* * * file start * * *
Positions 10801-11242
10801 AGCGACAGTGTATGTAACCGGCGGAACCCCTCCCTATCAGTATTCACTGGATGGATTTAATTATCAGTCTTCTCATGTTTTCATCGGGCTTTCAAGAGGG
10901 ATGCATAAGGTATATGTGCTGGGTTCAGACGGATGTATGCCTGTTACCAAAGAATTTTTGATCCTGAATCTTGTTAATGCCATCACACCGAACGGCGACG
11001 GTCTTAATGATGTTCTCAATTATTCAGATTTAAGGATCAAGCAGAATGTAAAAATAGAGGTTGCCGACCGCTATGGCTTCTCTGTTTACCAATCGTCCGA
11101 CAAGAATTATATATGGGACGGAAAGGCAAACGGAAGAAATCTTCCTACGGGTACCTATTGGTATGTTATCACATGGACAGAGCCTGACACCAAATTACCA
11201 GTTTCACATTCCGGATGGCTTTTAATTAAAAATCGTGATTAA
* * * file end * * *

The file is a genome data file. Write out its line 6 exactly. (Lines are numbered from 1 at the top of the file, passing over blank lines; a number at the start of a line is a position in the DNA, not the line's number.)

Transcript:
11201 GTTTCACATTCCGGATGGCTTTTAATTAAAAATCGTGATTAA